There are over 70 million keywords that have a collective total of 700 million for MSV. If we filter this down and make the assumption that most videos created for queries that have informational intent – where they are going to teach someone something –leaves us with 3 million and a total MSV of over 450 million. With that, we can assume that about 20% of “how to” search queries will populate with a video.
We can do this same practice with keywords that would include “for beginners.” Looking at all keywords with the “for beginners” included in it, we can see that there are over 350,000 keywords that have a total MSV of over 6 million.
When applying the informational intent filter in the Keyword Magic tool in SEMRush, we see this number drop to about 20,000 with a total MSV of almost 3 million.
Combining this with the “how to searches” we now have about 3 million keywords that have a total MSV of almost 500 million.
Why am I showing you all this?
There are millions and millions of keywords out there that have informational intent. Finding the keyword opportunity that works well for your business to create educational videos will help improve your content marketing strategy and improve overall sitewide performance.
The largest takeaway here is that videos populate for queries where you are teaching others something.
Marketers need to be aware of the types of keywords they are targeting to have videos ranking on the Google SERPs, and getting good video rankings.
While video is very effective overall, you also need to think about the information you want to share. Is video the single ideal delivery system for your message, or do you want a mix of text and video content?
Test it out and see how your audience and search engines respond.
Frequently Asked Questions
These days, the importance of video content has gone up significantly. It’s become the most popular of all content types online because of how engaging it is, with 82% of the global internet traffic being from video. It’s driving digital marketing, and no matter the size of your business, now is the time to be investing in it.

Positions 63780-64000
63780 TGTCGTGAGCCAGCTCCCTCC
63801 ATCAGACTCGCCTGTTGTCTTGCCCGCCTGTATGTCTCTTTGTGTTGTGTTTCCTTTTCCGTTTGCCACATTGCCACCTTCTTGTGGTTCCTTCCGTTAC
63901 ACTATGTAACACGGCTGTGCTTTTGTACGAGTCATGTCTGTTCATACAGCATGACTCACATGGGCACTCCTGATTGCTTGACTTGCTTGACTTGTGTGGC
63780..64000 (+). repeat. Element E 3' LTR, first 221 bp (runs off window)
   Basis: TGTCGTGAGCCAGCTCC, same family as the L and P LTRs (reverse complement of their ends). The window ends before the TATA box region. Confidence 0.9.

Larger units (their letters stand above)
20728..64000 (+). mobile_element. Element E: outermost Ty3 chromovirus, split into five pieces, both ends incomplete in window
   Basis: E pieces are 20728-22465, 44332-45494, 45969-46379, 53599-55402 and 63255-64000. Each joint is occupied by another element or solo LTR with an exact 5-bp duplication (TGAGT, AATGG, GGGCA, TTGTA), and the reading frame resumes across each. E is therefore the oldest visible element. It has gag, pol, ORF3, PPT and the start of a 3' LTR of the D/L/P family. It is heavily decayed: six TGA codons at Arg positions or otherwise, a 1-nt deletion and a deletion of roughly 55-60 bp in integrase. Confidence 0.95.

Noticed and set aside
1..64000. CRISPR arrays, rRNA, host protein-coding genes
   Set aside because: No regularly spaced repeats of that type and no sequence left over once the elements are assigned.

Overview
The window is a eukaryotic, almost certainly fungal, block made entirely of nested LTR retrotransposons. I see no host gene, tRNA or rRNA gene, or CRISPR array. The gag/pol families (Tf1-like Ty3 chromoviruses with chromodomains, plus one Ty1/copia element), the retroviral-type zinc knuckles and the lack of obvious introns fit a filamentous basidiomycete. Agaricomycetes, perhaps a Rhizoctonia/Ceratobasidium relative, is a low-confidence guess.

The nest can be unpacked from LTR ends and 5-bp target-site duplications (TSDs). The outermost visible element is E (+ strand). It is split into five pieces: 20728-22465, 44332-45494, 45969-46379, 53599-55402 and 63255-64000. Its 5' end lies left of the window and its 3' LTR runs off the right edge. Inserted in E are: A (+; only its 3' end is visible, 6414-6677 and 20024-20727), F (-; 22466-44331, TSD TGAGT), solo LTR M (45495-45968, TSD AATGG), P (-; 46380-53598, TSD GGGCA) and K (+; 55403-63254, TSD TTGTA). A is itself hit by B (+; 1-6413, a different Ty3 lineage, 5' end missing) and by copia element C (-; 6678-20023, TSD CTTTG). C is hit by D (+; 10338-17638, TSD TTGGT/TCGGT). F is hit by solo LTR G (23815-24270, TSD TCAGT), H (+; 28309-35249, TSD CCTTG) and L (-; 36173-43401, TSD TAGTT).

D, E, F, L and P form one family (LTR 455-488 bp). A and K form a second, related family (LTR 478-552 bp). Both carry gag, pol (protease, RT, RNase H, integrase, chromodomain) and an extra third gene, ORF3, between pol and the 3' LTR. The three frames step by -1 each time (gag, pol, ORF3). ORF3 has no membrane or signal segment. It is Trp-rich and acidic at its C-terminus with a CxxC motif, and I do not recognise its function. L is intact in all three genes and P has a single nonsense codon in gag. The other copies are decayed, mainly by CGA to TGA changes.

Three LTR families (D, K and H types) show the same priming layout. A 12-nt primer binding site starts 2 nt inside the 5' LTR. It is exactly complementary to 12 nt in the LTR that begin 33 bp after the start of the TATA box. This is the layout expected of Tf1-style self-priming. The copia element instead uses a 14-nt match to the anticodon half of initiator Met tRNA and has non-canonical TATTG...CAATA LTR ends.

Based on our research, “how to” and “for beginner” keywords will be best for how to rank videos in Google. They’re one of the most popular video content types at almost 30% of the video watched per week, according to Statista.
To make a ranking video I recommend:
Choosing keywords that align with your content
Use those keywords in your title and description
Make sure your video content is engaging
Optimize for mobile viewing
Add subtitles and closed captions
So, do you see the importance of video content now?
I probably should be asking: are you ready to start investing in video marketing?
Even if you just start with embedding videos on your landing page, you’ll be able to make an appeal and connect with your audience.
The trick is to remember your visual storytelling which is why educational and informational videos with “how to” and “for beginner” in the keywords are how videos are ranking high in Google SERPs.
Get video in your marketing strategy to improve your brand awareness and establish authority in your industry.
What are you ready to show or tell your audience through video content?